Don’t get me wrong: I’m happy that we put aside one day of the year to celebrate fatherhood. But one day of supporting fatherhood (or motherhood) is less than 0.3% of the year. It’s a no-brainer that children need supportive, mindful and remarkable parents to encourage their growth, focus their attention on the things that matter in life and learn that trust is the substance that grows love. A culture that keenly understands that the child is father (and mother) of the man and woman, is a culture destined for greatness. I’m not too sure how much value our culture places on parenthood. Our culture emits mixed messages.
So when one person stands up to offer his country a speech on fatherhood in our time, we aught to listen. This post is neither a promotion or demotion of Barak Obama’s presidential campaign. But he gave a speech Sunday (which I am sure hundreds of thousands of bloggers have already pasted into their blogs) that was so moving and so spot-on about the importance of fathers in our world that I’m proud to embed it on my blog. I am proud because regardless of our political affiliation, it’s remarkable to hear inspiration whatever its source.
Father of My Father
My father’s father, like Barak Obama’s, left him him when he was two years old. I never met my grandfather but I know that he fought in several of the battles in the Isonzo Valley during World War I; and from how my father would talk about him, I suspect that my grandfather suffered from a lot of PTSD. I cannot tell you how much suffering that loss affected my father and how that loss was passed on to my life but I can tell you that without fatherhood in the world, things get dark, dark fast.
For all of my father’s faults, he managed to understand the pain of being fatherless. My father had no father to model after. So for him, fatherhood was a creation from scratch. Why some people who have been abandoned are able to overcome their hardships while others replicate them is a question to which we aught to have an answer. The world needs that answer.
The legacy of my father’s father was war. My father too was traumatized, traumatized by these hardships:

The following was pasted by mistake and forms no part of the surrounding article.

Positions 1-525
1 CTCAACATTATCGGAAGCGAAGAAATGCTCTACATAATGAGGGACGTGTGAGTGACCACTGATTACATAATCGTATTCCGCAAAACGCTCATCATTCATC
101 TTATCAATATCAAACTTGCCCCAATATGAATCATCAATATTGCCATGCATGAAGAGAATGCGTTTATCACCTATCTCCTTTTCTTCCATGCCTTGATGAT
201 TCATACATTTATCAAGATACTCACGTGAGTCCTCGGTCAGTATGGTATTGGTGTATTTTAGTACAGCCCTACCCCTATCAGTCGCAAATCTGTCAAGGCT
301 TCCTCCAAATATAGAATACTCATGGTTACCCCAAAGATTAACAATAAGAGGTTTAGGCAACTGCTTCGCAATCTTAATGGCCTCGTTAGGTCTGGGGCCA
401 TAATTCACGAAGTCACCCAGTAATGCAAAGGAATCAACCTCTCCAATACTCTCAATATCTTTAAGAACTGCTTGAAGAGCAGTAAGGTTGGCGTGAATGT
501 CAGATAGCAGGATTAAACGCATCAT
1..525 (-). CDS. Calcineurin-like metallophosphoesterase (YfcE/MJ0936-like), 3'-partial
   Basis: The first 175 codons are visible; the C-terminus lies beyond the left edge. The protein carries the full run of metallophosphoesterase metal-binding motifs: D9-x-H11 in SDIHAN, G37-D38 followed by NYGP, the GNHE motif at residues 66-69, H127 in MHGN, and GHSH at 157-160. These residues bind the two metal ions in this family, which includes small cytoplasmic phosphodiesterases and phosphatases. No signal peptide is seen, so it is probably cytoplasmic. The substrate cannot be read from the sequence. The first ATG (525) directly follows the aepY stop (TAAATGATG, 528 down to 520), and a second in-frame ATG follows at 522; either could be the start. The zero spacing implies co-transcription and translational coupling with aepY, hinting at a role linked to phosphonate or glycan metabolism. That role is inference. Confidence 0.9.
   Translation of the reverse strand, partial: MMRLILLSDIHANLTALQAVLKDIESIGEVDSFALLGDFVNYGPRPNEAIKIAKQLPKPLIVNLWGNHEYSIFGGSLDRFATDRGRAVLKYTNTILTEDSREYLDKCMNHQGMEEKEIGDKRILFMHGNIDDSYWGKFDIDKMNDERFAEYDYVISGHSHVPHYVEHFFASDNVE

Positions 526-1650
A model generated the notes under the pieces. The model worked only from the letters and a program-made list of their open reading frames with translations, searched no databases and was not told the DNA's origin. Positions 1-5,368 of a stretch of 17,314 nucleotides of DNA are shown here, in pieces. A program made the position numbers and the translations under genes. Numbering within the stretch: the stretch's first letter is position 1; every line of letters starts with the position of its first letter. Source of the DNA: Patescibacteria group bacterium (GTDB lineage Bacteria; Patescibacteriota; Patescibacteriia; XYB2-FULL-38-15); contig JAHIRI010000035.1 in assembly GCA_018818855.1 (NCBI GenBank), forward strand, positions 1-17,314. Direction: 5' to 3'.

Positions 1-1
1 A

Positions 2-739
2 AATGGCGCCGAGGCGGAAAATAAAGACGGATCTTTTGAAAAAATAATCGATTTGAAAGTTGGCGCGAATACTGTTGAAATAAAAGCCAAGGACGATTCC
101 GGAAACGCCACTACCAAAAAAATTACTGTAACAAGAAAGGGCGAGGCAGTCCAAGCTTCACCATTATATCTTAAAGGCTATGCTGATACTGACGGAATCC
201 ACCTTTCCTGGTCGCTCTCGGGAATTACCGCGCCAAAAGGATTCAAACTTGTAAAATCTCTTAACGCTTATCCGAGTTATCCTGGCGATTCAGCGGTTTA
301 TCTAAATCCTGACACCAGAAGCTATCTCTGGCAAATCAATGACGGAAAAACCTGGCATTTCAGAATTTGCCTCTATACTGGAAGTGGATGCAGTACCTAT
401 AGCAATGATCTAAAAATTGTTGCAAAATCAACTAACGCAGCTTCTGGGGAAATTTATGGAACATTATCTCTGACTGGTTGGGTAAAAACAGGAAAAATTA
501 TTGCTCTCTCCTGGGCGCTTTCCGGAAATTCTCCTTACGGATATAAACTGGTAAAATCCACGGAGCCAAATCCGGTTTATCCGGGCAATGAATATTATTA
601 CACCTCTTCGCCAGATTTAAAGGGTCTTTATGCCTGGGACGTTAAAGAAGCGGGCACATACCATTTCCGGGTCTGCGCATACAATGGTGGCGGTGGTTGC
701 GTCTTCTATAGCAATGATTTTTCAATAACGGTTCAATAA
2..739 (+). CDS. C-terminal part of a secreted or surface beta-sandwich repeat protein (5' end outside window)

- Poverty after the wrath of World War I (million percent inflation)
- The terrorism of National Socialism
- The ravages of war: carpet bombing, communicable disease, more poverty
- Witnessing the wholesale murder of human beings for their beliefs
- Survivor’s guilt (he was the only person in his family to be alive by 1945)
- The terrorism of Soviet occupation and oppression
- Six years in a Displaced Persons camp (unheated barracks, more poverty)
I don’t know how many people could survive these traumas without going insane. Cognitive Behavioral Therapy wasn’t around in 1945. All my life I couldn’t understand how my parents survived or why they had two children in a DP camp in Austria. But now that I’m father to my own little man, I understand why they had children among that depressive wreckage of salvation. It’s one word: hope. Children are hope and hope bears beauty in a terrible world.
“We keep faith that our father will be there to guide us and watch over us and protect us and lead his children through the darkest storms to a light of a better day.”
Barak Obama, June 15, 2008
Fatherhood, Feminism and Flatland
You don’t have to be Christian, Gnostic, Agnostic, Buddhist, Atheist, Republican, Democrat, Libertarian to understand the wisdom in that sentence. It’s common sense. But it’s a view that I think our culture does not emphasize sufficiently. Something went wrong last century and that wrong bleeds into this one. Perhaps it was the (right) war on the psychopathology of paternal dominance that inadvertently demoted fatherhood, associated fatherhood with paternal terrorism.
But a society without fathers is one that will inevitably abuse women, consume addictive substances, encourage sibling rivalry and stunt a boy’s journey into maturity. Feminist liberation is impossible without fathers and mothers who are given permission from culture to daily celebrate their passion for raising up the future.
Sadly, I think, children aren’t growing up as much as they used to. In fact, I think we are generating a horizontal culture, where everybody copies everybody else but never looks upward. It’s becoming a flatland and my fear is that our technological social media may spur even more of our flattening of culture.
But there is hope that a few individuals will bring forth the courage and wisdom to enkindle the idea that we need fathers who persist in the most important task any human being can embark on: nurture the young so they look up and around instead of down and in.
So when a man like Barak Obama stands up to give a remarkable speech on Father’s Day, I listen. And so should you.
Not bad for a politician is it? You see, when you’re a father you appreciate the talent, gratitude and love that goes into a speech like that.
Dad: I Wish That…
Dad, I wish you could see the things that are happening today. I know you were born between two terrifying wars, that you grew up among devastation, that you survived hatred and genocide and poverty of love. And that you spent six long years learning a new language and fell in love with America long before you stepped foot in the first state of the last Republic to stand for liberty and the pursuit of happiness. Our Republic is faltering now, but not all of us have given up. No, the endurance of the suffering of men like you is an echo onto eternity.
I will show my son through the dark storms and to the light of a better day, regardless of the uncharted battering seas ahead of us. Thank you for imparting a love for an America that needs love more than ever before in its history.
Dad: How I wish you could meet your grandson. You helped make him (no, not like that, you perverts). Here he is:
I miss you, Dad.